Venkataramana Rao, J.
1. This revision petition raises a question of court-fee. A few facts may be necessary for the disposal of the same. Defendant 1's grandfather was entitled as reversioner of one Cinni Errayya to certain properties and he filed a suit for recovery of the same as reversioner.
2. All the properties which appertain to the estate of Cinni Errayya are described in Schedule A to the plaint in this action. While the litigation was pending, defendant 2 in this suit who was financing the plaintiff in the said litigation in consideration of the advances made by him obtained a transfer of two-third share in all the properties which defendant 1's family would obtain as a result of the said litigation. Defendant 1's grandfather succeeded in the suit and an appeal was preferred against the said decision to this High Court. While the appeal was pending, a certain arrangement took place on 26th January 1927 between the plaintiff and the father of defendant 1 who had succeeded to the estate by virtue of his father's death. The arrangement was this: Both the plaintiff and the father of defendant 1 should buy out defendant 2 by paying Rs. 7,500 and get a transfer of the two-third share which defendant 2 was entitled to under the sale in his favour; after getting the said transfer the property should be sold except 3 acres 73 cents being items 10, 11, 13 and 36 in Schedule A and the plaintiff and the father of defendant 1 should enjoy the profit resulting from the said sale in equal shares. The reason why 3 acres 73 cents of land was omitted is that the plaintiff purchased from some of the defendants in the reversionary suit the said property and obtained possession and was in possession of the same on the date of the said arrangement. But somehow the arrangement of 26th January 1927 was not carried into effect and defendant 1's father died. The appeal in the High Court was settled by a compromise in and by which among other things the title of defendant 1's family was declared and established. At any rate from the plaint it appears that defendant 1's family was ultimately declared the owner of all the properties left by Cinni Errayya. As I stated above, the arrangement of 26th January 1927 was not given effect to and both defendants 1 and 2 also sold some of the properties which formed the basis of the said arrangement.
3. In consequence whereof, the plaintiff, defendant 1's guardian on behalf of defendant 1 and defendant 2 entered into an arrangement in regard to the properties which were left undisposed of, viz. both defendants 1 and 2 should retain certain items: defendant 1 should retain one-third share in certain items which are specifically described in Schedule C to the plaint; defendant 2 should transfer all his interests in the remaining properties to the plaintiff for a sum of Rs. 6,088 which properties are now specifically described in Schedule D hereto. It was also a part of the said arrangement that in the 3 acres 73 cents which also formed part of Schedule D property excluding the two-third which had to be conveyed to the plaintiff under this arrangement, defendant 1 also should relinquish his one-third share so that the plaintiff may get a complete title in respect of the entire 3 acres 73 cents possession whereof had been disturbed by the decree of the High Court.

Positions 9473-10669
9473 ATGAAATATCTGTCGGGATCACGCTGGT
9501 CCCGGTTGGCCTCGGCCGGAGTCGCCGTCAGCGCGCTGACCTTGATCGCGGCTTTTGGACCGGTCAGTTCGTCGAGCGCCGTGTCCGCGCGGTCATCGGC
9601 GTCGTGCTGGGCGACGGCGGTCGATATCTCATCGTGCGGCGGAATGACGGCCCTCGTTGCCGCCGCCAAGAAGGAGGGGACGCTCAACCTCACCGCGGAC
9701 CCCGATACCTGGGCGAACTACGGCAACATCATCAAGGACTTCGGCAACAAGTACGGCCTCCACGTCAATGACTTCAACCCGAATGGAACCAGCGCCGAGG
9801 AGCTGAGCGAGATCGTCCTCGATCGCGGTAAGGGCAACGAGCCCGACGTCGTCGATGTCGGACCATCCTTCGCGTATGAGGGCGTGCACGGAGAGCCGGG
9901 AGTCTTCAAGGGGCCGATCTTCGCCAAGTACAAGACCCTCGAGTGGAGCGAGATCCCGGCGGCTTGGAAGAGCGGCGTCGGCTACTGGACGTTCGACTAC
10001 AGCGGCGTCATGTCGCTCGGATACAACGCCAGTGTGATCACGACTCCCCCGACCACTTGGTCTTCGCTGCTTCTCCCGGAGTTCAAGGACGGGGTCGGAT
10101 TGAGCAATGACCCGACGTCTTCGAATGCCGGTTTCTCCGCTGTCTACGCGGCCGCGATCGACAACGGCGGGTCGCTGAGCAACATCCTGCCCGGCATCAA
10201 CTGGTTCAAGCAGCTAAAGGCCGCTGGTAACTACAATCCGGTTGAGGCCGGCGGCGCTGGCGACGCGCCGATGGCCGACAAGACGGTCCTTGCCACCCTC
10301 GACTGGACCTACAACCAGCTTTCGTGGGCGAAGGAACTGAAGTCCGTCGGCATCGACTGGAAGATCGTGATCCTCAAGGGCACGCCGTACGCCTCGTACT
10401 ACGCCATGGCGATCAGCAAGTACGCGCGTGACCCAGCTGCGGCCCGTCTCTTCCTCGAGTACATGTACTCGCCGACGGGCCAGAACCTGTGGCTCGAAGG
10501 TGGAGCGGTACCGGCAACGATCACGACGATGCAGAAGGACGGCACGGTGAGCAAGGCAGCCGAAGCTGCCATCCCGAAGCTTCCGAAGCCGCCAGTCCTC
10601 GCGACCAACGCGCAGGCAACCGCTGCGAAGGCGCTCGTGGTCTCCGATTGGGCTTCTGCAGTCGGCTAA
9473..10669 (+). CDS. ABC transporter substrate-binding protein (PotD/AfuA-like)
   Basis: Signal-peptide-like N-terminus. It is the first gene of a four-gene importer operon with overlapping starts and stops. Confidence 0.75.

4. It will thus be seen that so far as the plaintiff is concerned, the arrangement is that in consideration of the sum of Rs. 6,088 payable by him to defendant 2, defendant 2 should convey two-third of the properties in Schedule D and defendant 1 should convey one-third of his interest in the 3 acres 73 cents which are items 10, 11, 13 and 36 in Schedule A and which also formed part of Schedule D and which now form part of Schedule E. The prayer in the present plaint is that defendant 1 should be directed to execute a relinquishment in favour of the plaintiff for the one-third share in 3 acres 73 cents which are items 1 to 4 of Schedule E and defendant 2 directed to execute a conveyance in plaintiff's favour of two-third of all the properties in Schedule E. There is a further prayer that the property should be partitioned and the plaintiff be put in possession of the entire items 1 to 4 being 3 acres 73 cents and two-third of the remaining items in Schedule E.